This week, whenever I have had a quiet moment to myself, I have mostly been reading a book about W.H. Auden. Or more specifically I have been reading a book about Auden’s poem ‘September 1, 1939’. Although actually it’s not specifically about that poem, even though it is, and it’s not completely about Auden, even though it is. By which I mean that author Ian Sansom (yes, the same Ian Sansom who we looked at in the last Unpopular episode – he of the marvellous ‘County Guides’ mystery novels that are not really mystery novels) makes it partly about himself and partly about The Bigger Picture and partly about Auden and partly about poetry and partly about this particular poem. It is a great book, but I have to admit that it also makes me feel Really Stupid, and that in turn makes me sad and frustrated.
For whilst Sansom’s book is Not An Academic Text, it does throw in quite a few references to Academics and Academic Texts and Other Poets and Literature and Literary Criticism which, had I the time, energy and space I would probably rather enjoy following up. But I don’t. So I don’t. None of this is Sansom’s fault. Rather it is because we have navigated the second week of the New School Year and already I feel like I Have No Life. Or rather it is that life has already ebbed from my sickened body and left me a shattered husk. Not that I want to be overly dramatic.
I suspect that were I to be reading a similarly pitched book about Teaching and Learning then I would probably Not Feel Quite So Stupid, but frankly also strongly suspect that I would find such a book to be A Lot Less Interesting. Where is the Auden of the contemporary (Secondary) Education world? Probably busy being an Edu Twitter Celebrity.
The Point Of All This (and there may be one, so bear with me… equally there not be, so please feel free to skip to the latest mix of Unpopular music) is that whilst the past two decades of teaching may have left me Well Versed in an understanding of the Science/Craft/Magick (delete as appropriate) of Teaching, it has had a detrimental impact on my knowledge and understanding of Subject (both the ones I teach and others). It has, in effect, left me (feeling) stupid.
Not stupid in the context of the level to which I am teaching (I am pretty confident I could bring home a ‘9’ in the Art or Photography GCSE) but certainly in the broader, deeper context of my subject specialist knowledge. So whilst I am highly skilled (this is not the moment to be modest) at empowering students to think more deeply about the photographic texts that they are reading in order to get a level 6, or 7 or 9 at GCSE, what I/we lack as teachers is the cognitive capacity to ask each other those challenging questions about our subject. Or indeed to ask ourselves.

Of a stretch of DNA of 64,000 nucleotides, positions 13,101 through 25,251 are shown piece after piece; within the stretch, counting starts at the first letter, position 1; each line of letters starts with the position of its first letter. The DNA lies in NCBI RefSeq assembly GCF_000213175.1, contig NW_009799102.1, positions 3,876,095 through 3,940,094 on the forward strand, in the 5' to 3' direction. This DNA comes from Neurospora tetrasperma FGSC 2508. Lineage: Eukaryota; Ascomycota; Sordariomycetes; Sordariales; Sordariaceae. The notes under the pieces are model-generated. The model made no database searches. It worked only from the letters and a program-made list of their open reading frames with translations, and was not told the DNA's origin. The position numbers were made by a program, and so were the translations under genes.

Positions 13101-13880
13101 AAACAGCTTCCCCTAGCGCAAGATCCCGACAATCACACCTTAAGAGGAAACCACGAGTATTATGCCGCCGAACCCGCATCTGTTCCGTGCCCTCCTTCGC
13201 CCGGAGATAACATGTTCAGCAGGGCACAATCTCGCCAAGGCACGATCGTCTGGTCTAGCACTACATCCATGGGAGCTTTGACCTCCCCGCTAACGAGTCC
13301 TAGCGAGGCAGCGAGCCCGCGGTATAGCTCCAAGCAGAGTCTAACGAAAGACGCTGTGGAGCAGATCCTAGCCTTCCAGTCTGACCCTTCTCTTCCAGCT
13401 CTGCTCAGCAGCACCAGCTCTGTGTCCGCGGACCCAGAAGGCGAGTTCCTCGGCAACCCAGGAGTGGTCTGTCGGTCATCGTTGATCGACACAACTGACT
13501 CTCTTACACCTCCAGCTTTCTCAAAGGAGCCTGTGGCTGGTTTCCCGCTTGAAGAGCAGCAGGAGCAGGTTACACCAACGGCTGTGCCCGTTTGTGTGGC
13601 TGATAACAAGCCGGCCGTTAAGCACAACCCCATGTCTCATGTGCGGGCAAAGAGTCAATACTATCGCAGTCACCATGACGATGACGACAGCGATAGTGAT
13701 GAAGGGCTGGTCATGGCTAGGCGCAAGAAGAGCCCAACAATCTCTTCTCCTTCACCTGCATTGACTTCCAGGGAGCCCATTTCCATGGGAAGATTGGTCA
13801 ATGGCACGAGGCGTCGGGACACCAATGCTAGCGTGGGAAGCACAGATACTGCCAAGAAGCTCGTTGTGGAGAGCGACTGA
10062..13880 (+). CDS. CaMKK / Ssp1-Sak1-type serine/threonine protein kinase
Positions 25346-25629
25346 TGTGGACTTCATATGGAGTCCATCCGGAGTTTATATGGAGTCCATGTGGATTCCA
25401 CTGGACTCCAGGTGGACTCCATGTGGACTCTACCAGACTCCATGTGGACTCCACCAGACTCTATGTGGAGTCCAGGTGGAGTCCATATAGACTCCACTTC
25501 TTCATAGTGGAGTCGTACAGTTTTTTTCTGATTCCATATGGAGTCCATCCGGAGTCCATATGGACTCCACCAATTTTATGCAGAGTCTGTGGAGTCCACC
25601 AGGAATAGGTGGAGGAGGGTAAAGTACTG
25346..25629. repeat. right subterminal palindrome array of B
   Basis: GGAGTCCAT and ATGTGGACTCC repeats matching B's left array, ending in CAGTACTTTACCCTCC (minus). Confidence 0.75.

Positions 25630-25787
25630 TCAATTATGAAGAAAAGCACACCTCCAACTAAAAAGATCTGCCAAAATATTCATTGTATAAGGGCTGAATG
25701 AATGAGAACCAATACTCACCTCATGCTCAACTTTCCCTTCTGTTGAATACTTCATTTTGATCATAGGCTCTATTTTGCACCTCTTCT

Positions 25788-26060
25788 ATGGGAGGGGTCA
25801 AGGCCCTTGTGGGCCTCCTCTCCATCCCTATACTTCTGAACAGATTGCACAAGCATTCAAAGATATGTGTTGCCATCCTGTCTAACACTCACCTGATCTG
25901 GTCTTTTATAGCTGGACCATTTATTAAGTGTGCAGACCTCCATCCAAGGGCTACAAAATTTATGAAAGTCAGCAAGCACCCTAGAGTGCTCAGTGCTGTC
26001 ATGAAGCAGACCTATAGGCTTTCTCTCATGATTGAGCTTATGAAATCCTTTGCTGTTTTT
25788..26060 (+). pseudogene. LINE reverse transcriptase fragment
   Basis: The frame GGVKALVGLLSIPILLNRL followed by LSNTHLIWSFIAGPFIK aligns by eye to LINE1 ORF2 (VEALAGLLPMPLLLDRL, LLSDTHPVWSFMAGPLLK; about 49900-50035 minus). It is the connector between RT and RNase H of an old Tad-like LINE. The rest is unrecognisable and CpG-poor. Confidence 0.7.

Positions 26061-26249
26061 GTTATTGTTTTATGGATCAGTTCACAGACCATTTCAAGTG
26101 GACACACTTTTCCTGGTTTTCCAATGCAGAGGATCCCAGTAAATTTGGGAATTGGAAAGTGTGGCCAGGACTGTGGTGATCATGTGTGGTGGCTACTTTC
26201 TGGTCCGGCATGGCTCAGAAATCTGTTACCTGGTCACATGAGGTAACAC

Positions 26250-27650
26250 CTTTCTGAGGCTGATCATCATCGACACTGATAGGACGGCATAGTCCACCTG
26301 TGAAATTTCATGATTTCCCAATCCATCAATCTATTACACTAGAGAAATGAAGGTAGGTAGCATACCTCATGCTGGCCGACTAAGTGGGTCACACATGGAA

Which is why, to veer further into the somewhat tedious realms of Education for a moment (don’t worry, we’ll get back to Pop Music shortly), I have been increasingly thinking that more opportunities for subject specialist Continuing Professional Development is really critical to our survival as Teachers (or indeed as human beings). By this I do not mean CPD that focuses on Subject at the level to which we teach, but the deeper knowledge that draws us out and beyond the confines of School (we are not children, after all).
Where are the opportunities for our History teachers to talk/argue about the connections between 1970’s Britain and Our Present Predicament? Or indeed to argue about whose books are best: Dominic Sandbrook’s or Andy Beckett’s? Where are the opportunities for me to discuss with my Art colleagues the work of Robert Frank (including whether ‘Pull My Daisy’ is actually any good or not, and then to define what we mean by ‘good’) or to argue about the value of John Berger’s critical writing and whether it is still relevant to approach Art from a Marxist viewpoint in 2019? Let’s face it: Ten minutes over a rushed instant coffee between a quick pee and then dashing off to teach Year 7 doesn’t really cut it, does it?
Yet when Leadership discussions about Staff CPD take place we continually promote Skills Of Teaching as the Only Valuable Topics for Training. We say it is in response to What Our Staff Want but really, is it? Always? Again? And again? And even if it’s what they think they want, are they always right?
How do we build cognitive capacity into our daily grind such that we can enjoy the developing treasures of the subjects we fell in love with? (Because we DID fall in love with our subject probably long before we fell in love with the idea of teaching that subject). Didn’t we? (That’s a whole other question).
When I start to feel less stupid I will let you know.
And the Pop Music I promised you? It’s The Blue Aeroplanes again, who once upon a time took Auden’s ‘Journal Of An Airman’ text and made it into a terrific song on the wonderful ‘Tolerance’ LP. You’re welcome.